July 16, 2014
Collects Ms Marvel vol. 2 #18-24.
Writer: Brian Reed
Artists: Aaron Lopresti, Matt Ryan
After the previous story’s end, Carol gets some new team members for the Lighting Storm team: Machine Man and Sleepwalker. Neither are well known as heroes (at least here in Finland). Machine Man, Aaron, is a grumpy man who apparently likes to drink heavily, even on the job, and irritate his teammates and superiors. Rick Sheridan, who is Sleepwalker’s host, seems to be more ordinary young man who is looking for some direction for his life. They contrast each other nicely and Aaron is funny but I still missed Wonder Man. Of course, Ms Marvel is the only heavy hitter in this team so her role is more distinct.
The first three issues have a story arc called “Puppets”. The Puppet Master has retired from super villany; instead he uses his powers for money and his own gratification. He’s also moved to Chile, apparently so that his actions would go unnoticed – and he’s correct. So, he has kidnapped lots of women and some men and made them his puppets. He makes the men do hard labor and fight each other to the death. They also do the kidnapping. The women he sells for the highest bidder. However, he makes a grave mistake when he starts kidnapping super powered women. Apparently, nobody has missed poor Tigra or Silverclaw, even though they used to be Avengers, but then The Puppet Master kidnaps Ms. Marvel’s young sidekick Anya. But even though Anya is missing, she’s gone for such a short time that Carol doesn’t even know it. Instead, Ms. Marvel intercepts Puppet Master’s squad trying to kidnap a super powered woman called Battleax and their clues point to Chile, so the Minicarrier travels there. Predictably, the new team has to fight the Puppet Master’s minions. The confrontation between Carol and mind controlled Anya is more interesting than a usual slug fest.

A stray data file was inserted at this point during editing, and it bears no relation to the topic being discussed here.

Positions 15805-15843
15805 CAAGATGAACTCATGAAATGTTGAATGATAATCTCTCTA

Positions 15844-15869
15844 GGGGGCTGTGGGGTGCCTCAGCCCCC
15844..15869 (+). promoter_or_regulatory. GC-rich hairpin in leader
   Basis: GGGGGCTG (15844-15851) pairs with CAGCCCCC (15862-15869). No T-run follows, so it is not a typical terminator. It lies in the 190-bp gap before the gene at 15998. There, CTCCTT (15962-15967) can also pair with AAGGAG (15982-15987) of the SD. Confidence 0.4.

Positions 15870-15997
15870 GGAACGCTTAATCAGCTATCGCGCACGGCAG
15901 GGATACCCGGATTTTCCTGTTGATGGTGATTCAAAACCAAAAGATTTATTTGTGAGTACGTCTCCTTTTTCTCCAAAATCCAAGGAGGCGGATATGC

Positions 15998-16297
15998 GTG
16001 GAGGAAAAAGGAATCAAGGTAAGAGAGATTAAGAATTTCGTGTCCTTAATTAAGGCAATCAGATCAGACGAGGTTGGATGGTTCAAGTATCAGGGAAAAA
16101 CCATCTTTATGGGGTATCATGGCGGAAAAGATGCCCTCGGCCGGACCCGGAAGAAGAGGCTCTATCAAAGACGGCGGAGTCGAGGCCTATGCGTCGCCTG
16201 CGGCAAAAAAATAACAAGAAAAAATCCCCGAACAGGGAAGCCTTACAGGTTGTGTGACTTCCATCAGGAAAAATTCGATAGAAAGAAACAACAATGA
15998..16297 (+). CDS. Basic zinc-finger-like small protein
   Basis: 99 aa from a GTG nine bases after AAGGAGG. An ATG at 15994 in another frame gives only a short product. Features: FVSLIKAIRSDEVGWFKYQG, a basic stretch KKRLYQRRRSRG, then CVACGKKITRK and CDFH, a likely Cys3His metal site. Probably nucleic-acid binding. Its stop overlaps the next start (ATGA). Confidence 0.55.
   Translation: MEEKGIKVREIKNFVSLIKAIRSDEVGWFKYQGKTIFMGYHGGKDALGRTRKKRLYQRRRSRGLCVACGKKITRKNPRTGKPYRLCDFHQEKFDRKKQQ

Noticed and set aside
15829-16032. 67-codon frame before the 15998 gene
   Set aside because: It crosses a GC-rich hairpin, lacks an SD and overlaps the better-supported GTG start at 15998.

Ms. Marvel asks the Beast if he could find out what is wrong with her body. The Beast doesn’t know but takes scans and promises to look into it. Just before the villain from the first story arc, Cru, smashes into the Minicarrier, Hank calls back to Carol with some news. But unfortunately, a bit too late. Cru battles Carol and carries her off to Monster Island where Carol finally finds out the truth about her own healing abilities and about Cru. She also has to take a good, hard look at herself and her past. And she doesn’t like what she sees.
The start of that story was a combination of comedy and a super hero battle. While Carol battles Cru, no less that three people call on her cell and leave a message. First is Carol’s love interest William who most likely wants to end his relationship with Carol. Then her longtime teammate and new love interest Wonder Man calls talking about a Daily Bugle article which Carol doesn’t know about and finally her publicist calls to complain that Carol is hard to get a hold of. It’s might be a bit too slapstick for some readers but I think it lightened up the otherwise quite serious story.
The sub plot about Carol’s new healing abilities is revealed in this volume. I was actually a little creeped out that someone else was taking control of Carol’s body even though for such a supposedly benign purpose as healing her. Still, Carol is supposed to be a hero with mighty powers and even she can’t prevent other people from using her body against her will. Aren’t there enough people in the real world trying to control the bodies of women? The Puppet Master plotline amplified this creepiness. I also didn’t really like the ending where Carol is sitting in the shower and thinking that she’s a failure. At first Carol being a little insecure about herself was a feature and not a bug, but we’ve seen that for two years already and she isn’t getting better. In fact, she’s getting worse. I thought she would gain confidence and expertize during the series but instead she’s lost them. I’ve also never gotten the insecure vibe from her in team books.
The romance subplots are still unresolved.
The collection ends with a huge cliffhanger where Tony tells Agent Sum that he knows that one of the Lighting Storm people is a skrull and it needs to be taken down quietly. And that skrull is Carol herself. The story of course continues in Secret Invasion tie-in.
July 15, 2014
Posted by mervih under Top 10
Today the topic of Top Ten Tuesdays is Top Ten TV shows or Movies. I chose Comedy series.
I really like comedies but I actually rarely go to a movie theater to see them and most of the comedy movies I watch on TV just aren’t that good. But luckily I have several favorite comedy shows.
1, As Time Goes By